A few weeks ago, former Wisconsin Supreme Court Justice Michael Gableman urged a panel of state lawmakers to take a hard look at decertifying Wisconsin's 2020 U.S. presidential election.
But on Thursday, Gableman's own lawyer told those same legislators that the idea was both impossible and "pointless."
Attorney James Bopp has represented Gableman in a couple cases that challenged the former justice's authority as the special counsel for the state Assembly's investigation of the 2020 election, which President Joe Biden won. Bopp is well-known nationally as a longtime lawyer for conservative causes.
He was invited to testify Thursday before the Assembly Committee on Campaigns and Elections alongside Catherine Engelbrecht, "True The Vote" founder and president. Bopp has served for years as the group's lawyer. Like Gableman, Bopp has repeatedly cast doubt on the way the 2020 election was run.
But when asked Thursday whether he believed decertification should be an option, Bopp rejected the idea.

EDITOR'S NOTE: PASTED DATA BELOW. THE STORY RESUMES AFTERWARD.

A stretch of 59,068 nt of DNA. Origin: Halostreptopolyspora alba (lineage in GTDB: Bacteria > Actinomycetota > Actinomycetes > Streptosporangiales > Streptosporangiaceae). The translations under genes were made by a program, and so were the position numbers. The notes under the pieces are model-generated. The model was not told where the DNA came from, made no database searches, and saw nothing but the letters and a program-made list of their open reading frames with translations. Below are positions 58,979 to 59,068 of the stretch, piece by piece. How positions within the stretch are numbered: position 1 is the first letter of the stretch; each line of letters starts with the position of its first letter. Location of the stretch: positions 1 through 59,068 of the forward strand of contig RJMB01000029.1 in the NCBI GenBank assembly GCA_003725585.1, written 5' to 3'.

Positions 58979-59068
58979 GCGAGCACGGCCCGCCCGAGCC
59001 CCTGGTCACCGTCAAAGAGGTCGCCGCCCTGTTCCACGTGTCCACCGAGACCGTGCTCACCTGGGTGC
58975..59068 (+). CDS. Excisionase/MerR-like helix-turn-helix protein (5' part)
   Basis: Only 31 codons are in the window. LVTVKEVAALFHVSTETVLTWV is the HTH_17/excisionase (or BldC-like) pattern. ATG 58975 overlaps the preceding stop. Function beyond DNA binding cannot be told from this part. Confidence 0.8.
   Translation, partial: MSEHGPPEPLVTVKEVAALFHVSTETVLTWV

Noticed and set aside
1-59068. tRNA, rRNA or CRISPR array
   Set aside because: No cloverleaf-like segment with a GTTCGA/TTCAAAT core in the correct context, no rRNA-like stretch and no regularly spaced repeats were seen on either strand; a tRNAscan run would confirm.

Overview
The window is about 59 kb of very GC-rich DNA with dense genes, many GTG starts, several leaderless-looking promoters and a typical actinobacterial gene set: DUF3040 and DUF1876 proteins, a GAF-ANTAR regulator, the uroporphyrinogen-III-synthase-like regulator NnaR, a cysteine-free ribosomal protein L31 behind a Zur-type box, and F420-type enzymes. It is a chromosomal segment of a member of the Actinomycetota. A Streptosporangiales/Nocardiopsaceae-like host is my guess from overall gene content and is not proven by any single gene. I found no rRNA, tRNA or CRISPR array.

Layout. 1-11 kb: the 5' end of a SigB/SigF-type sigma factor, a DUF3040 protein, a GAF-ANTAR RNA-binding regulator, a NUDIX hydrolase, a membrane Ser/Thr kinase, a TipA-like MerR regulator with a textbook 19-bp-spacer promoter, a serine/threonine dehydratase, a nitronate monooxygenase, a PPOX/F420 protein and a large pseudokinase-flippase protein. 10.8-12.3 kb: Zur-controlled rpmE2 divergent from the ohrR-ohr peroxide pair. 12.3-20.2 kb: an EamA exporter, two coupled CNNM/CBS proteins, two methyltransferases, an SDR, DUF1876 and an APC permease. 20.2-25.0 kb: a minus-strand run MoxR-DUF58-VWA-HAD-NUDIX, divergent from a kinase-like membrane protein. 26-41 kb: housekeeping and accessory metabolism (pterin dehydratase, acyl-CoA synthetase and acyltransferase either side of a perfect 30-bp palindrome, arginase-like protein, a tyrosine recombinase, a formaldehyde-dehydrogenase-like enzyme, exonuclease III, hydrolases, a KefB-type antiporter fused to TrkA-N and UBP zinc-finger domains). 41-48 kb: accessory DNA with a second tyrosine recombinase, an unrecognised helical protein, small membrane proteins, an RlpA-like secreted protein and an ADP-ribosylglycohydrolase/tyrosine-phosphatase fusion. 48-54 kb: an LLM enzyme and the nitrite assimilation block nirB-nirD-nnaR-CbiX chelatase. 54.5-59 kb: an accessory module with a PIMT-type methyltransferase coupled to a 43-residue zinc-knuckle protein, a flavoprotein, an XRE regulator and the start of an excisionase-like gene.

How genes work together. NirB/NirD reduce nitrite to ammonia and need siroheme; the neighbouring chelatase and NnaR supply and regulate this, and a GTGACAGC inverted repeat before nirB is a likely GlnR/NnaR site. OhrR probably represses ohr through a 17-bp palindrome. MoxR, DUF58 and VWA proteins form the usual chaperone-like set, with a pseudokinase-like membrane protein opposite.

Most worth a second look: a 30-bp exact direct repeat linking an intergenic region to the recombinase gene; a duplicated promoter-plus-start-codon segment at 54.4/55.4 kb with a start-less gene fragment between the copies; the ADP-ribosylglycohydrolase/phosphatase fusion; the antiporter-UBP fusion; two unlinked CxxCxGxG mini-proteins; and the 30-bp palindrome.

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"It serves zero legal purpose, and in my opinion, useful purpose, to be talking about doing some, like, decertification that is pointless," Bopp said.
Bopp argued that "recertification" would have been an option in Wisconsin prior to Jan. 6, 2021, the day when Congress met to count electoral votes and a group of former President Donald Trump's supporters attacked the U.S. Capitol. That option, he argued, had since passed.
"It's over," Bopp said. "You can't go back. There is no mechanism, no provision, no anything that would have any practical legal effect."
Sitting behind Bopp as he addressed lawmakers was state Rep. Tim Ramthun, R-Campbellsport, the Republican lawmaker who has pushed a resolution calling for the decertification of the 2020 election. Ramthun has used the resolution to launch a campaign for governor.
Assembly Speaker Robin Vos, R-Rochester, met last week with GOP activists who support Ramthun's effort. Vos has rejected the idea, noting that it's widely rejected among legal experts, including the Legislature's own nonpartisan attorneys.